You were a supervisor, so your employer can decide that you acted inappropriately even if your actions were mutually acceptable. Also, the fact that an employee might not want her supervisor to know that his attentions are unwanted doesn't necessarily mean that the employee wants the attention -- the employee may fear retaliation if they complain or don't go along with it. One way or another, from the texts you have told us that the employee took to H.R., there's no reason to suspect that they don't know that she was sending you suggestive texts.

    I doubt that the company's "fraternization" policy applies here, as you were the employee's supervisor. If you believe that it is the only restriction on sexual behavior between employees, and believe that it is in the form of a binding employment contract, and believe that it protects you from termination, discuss the details of the policy with an employment lawyer in your state.

    You can apply for unemployment. I won't speculate as to whether or not you will receive unemployment.

    If you had no contractual job protection, individually or through a collective bargaining agreement, had no civil service protections as a government employee, and concede that you were an at-will employee, then your complaint is effectively that you were unfairly fired. An at-will employee only has recourse for termination if the termination is in violation of law or public policy, and mere unfairness doesn't support any remedy.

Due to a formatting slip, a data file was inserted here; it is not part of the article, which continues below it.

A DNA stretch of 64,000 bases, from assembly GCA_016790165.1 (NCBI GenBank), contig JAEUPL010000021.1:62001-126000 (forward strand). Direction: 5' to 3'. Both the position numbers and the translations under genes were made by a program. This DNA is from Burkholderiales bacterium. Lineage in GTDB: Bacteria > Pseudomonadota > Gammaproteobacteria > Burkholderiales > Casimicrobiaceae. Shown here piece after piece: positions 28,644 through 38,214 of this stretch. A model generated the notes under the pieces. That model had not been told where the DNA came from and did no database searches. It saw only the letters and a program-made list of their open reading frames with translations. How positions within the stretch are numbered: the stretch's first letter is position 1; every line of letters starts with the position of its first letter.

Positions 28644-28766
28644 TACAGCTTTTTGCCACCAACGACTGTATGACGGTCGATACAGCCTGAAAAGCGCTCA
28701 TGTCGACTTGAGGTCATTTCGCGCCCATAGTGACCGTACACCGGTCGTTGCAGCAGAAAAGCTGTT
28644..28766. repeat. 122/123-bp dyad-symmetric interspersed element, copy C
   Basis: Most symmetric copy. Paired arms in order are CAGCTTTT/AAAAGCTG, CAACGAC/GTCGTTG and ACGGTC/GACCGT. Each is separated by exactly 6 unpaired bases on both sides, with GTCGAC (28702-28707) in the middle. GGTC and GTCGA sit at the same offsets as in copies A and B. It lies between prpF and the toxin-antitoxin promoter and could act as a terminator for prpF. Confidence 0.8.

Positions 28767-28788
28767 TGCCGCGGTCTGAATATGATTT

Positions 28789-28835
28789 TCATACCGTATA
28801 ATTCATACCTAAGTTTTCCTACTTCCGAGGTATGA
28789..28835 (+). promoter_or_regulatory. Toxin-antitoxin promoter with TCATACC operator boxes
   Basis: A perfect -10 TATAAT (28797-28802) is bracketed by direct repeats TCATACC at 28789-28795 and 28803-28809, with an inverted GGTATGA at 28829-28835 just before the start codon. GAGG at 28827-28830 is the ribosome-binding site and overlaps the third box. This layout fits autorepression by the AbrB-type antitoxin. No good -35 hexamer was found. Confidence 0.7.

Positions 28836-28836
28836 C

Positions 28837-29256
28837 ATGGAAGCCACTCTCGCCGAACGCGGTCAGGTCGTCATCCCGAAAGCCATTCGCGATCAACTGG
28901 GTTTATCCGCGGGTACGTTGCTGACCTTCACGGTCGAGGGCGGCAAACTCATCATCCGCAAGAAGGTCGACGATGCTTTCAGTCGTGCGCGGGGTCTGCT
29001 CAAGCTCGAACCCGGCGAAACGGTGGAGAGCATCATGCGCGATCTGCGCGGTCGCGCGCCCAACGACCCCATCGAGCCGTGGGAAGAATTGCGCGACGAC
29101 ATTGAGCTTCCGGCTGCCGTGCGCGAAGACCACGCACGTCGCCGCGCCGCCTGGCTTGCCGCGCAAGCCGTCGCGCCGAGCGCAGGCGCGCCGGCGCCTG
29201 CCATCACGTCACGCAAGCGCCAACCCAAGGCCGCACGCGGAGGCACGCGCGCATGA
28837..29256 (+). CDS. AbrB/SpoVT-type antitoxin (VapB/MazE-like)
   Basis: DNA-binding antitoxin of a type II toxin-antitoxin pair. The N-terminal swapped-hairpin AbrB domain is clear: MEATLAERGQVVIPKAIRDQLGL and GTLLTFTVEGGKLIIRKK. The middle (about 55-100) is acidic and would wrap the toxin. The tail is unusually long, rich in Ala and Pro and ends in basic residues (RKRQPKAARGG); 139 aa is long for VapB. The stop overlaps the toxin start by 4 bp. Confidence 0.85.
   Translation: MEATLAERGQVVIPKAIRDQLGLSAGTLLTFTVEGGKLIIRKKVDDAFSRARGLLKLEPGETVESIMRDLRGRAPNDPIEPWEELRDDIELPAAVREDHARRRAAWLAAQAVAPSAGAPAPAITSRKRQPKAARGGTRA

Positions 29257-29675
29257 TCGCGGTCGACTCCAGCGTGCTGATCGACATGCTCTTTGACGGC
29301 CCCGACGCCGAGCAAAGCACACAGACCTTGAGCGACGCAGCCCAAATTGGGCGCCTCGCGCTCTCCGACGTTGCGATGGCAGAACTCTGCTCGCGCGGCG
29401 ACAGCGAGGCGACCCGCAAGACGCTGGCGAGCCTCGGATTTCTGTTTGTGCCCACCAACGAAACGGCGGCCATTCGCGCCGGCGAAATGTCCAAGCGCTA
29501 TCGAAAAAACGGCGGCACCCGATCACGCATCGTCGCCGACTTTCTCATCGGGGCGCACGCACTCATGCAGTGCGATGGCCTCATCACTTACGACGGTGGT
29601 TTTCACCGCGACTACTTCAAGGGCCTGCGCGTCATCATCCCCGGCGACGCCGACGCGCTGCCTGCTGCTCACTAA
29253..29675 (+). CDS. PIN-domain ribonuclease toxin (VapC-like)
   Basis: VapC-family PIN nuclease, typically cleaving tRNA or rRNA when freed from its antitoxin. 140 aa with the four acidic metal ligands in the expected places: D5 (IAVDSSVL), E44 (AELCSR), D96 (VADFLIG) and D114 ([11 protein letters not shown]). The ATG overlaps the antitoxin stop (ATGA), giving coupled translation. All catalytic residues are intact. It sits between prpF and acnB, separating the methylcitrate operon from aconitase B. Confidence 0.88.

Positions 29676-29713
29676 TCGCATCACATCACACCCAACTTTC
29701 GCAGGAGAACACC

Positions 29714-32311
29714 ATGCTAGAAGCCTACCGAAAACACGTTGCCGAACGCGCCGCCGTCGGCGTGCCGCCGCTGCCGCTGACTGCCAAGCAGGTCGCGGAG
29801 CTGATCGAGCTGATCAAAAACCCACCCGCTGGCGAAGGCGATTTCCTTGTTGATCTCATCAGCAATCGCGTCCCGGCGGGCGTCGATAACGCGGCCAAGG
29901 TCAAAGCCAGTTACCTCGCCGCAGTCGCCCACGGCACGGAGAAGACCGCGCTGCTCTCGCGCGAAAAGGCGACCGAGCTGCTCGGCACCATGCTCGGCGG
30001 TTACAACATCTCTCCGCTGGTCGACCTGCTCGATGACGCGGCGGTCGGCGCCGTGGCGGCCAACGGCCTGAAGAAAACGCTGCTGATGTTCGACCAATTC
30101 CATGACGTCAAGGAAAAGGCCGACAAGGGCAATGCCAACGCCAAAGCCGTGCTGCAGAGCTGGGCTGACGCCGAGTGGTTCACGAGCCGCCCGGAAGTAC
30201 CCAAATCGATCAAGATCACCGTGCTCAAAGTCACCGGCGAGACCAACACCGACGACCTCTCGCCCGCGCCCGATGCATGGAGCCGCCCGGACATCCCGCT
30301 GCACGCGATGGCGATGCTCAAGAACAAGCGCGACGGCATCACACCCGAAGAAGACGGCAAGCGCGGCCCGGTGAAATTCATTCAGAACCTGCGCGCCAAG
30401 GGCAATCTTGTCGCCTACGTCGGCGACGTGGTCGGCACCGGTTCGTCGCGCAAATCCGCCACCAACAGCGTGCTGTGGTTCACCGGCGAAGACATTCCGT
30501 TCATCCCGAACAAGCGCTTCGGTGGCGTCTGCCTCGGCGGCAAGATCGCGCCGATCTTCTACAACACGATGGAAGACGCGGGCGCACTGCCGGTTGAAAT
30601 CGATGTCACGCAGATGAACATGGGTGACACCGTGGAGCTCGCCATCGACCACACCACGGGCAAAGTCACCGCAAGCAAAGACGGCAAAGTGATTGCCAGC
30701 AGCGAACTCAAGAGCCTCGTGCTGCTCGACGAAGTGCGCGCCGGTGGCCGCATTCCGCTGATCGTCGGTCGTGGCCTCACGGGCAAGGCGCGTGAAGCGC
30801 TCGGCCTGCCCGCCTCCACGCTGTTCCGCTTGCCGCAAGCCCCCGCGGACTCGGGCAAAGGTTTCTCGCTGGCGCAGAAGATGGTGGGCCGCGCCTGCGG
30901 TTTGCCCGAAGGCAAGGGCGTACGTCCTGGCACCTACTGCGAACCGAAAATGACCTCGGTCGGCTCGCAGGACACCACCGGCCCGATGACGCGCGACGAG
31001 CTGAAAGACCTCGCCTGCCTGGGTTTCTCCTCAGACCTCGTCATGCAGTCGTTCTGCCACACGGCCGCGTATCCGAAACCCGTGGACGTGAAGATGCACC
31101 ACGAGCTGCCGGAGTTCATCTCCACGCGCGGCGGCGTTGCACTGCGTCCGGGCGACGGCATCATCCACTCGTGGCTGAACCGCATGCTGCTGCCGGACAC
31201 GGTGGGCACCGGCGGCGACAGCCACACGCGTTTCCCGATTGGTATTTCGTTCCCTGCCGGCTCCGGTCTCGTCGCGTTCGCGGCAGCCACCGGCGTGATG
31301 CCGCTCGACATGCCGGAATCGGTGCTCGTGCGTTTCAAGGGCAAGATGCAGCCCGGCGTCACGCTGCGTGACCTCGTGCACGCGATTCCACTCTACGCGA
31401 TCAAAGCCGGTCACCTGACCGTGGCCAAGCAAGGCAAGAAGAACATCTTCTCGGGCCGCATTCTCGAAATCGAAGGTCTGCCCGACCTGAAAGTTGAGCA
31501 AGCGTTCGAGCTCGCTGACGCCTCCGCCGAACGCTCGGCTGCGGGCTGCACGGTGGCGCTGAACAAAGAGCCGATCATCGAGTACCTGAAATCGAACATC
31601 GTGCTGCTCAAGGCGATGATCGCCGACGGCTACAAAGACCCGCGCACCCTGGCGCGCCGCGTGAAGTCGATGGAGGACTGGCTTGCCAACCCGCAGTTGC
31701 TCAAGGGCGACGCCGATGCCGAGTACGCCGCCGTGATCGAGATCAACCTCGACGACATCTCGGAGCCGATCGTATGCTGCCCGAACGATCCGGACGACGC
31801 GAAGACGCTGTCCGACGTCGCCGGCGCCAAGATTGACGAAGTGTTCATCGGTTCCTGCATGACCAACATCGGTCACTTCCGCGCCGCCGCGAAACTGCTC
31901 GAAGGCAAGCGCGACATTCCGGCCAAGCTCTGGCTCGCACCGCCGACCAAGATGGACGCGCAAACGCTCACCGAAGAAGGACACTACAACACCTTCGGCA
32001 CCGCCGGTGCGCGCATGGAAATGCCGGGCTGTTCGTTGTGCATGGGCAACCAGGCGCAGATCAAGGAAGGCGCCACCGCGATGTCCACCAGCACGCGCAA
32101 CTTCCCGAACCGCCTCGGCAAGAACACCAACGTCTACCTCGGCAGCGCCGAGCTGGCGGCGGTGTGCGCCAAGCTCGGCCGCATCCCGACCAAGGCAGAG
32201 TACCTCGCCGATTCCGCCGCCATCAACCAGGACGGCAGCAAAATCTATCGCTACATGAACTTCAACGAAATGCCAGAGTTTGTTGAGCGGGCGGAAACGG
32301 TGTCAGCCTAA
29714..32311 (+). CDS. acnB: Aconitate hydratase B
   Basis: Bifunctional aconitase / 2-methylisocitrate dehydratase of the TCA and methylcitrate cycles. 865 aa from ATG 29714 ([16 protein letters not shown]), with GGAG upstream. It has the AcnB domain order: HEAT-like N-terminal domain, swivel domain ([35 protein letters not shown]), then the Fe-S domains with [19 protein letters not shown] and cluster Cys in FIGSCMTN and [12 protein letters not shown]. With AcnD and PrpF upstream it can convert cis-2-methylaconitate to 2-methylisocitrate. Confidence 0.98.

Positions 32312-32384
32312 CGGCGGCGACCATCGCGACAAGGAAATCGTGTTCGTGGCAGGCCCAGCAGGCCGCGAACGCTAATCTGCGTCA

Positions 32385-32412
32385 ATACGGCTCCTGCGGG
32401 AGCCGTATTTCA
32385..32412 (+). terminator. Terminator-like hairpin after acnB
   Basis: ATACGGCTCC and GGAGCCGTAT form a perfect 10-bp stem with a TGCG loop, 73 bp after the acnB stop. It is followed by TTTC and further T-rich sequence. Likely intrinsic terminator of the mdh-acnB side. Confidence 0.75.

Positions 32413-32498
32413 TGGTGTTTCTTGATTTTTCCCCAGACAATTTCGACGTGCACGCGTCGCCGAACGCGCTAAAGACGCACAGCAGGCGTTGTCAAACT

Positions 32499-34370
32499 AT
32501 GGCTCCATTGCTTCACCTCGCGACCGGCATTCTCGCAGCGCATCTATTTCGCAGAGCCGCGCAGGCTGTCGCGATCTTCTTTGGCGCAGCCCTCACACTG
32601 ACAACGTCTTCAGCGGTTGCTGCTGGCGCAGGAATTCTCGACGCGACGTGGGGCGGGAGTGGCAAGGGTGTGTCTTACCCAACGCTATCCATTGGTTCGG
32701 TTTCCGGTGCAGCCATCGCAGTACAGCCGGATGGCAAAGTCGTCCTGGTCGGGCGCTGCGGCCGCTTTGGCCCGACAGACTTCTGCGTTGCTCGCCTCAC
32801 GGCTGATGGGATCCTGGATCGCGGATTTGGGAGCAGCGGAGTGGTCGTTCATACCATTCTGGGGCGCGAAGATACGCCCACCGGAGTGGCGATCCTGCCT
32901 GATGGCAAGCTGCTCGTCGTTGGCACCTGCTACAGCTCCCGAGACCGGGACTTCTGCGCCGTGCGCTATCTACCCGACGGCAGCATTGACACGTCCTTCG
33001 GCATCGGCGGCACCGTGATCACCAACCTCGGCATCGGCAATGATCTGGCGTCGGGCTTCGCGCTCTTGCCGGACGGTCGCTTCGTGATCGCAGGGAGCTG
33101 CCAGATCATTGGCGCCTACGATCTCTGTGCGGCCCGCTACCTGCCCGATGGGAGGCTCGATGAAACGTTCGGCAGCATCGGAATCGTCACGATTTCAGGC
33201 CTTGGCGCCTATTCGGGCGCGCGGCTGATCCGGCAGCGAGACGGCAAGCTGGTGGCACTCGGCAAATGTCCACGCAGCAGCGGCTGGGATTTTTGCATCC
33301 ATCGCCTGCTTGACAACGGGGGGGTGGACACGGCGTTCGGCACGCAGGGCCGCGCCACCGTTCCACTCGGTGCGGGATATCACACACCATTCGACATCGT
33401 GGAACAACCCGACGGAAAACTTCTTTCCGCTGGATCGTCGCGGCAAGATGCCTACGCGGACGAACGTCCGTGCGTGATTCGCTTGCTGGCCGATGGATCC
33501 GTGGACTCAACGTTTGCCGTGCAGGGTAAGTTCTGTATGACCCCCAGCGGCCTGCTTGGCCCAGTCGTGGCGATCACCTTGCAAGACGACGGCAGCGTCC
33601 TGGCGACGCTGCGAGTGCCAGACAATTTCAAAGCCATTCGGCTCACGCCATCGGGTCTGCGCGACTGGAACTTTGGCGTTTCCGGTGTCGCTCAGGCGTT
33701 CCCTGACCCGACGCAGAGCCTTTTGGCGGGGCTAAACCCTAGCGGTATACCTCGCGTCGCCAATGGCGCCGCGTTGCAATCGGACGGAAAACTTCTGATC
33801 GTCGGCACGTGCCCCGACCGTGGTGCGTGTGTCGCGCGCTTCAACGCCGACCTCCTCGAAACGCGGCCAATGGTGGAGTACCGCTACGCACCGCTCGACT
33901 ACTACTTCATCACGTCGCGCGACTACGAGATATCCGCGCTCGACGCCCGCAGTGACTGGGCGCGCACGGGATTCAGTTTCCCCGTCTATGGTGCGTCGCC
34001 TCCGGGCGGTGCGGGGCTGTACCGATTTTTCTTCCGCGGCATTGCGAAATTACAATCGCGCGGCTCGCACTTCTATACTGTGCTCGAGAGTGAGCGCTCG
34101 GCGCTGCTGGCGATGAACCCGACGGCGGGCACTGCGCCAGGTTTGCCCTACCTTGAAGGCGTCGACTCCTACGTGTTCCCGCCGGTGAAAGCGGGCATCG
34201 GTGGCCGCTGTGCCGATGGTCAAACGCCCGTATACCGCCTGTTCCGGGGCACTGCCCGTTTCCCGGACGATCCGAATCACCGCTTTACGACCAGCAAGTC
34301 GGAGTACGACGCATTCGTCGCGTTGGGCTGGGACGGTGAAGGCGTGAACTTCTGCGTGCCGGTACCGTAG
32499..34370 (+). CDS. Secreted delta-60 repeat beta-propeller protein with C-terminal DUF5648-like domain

3. #3
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    Default Re: Terminated for Mutual Texting/Sexting With a Co-Worker

    1.) Your employer is not a court of law. They're not required to allow you to provide diddly.

    2.) It is if your employer says it is.

    3a.) Maybe, maybe not. Doesn't hurt to try. The worst that can happen if you're turned down
    3b.) No.

    4.) No.

  4. #4
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    Default Re: Terminated for Mutual Texting/Sexting With a Co-Worker

    Filing for unemployment will provide the only venue where questions will be asked about the should've and shouldn't have's in this case or where they will decide if both you and the employer acted appropriately. In other words, the agency will be trying to determine if you are out of work through no fault of your own, or if you appear to have known that your behavior was inappropriate, likely to get you fired and did it anyway.